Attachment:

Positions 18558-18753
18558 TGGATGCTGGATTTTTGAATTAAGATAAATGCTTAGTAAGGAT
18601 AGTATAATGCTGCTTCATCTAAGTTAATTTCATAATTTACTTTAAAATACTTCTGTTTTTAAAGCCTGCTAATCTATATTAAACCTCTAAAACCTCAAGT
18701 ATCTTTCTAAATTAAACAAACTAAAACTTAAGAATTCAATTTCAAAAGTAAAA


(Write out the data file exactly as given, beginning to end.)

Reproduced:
Positions 18558-18753
18558 TGGATGCTGGATTTTTGAATTAAGATAAATGCTTAGTAAGGAT
18601 AGTATAATGCTGCTTCATCTAAGTTAATTTCATAATTTACTTTAAAATACTTCTGTTTTTAAAGCCTGCTAATCTATATTAAACCTCTAAAACCTCAAGT
18701 ATCTTTCTAAATTAAACAAACTAAAACTTAAGAATTCAATTTCAAAAGTAAAA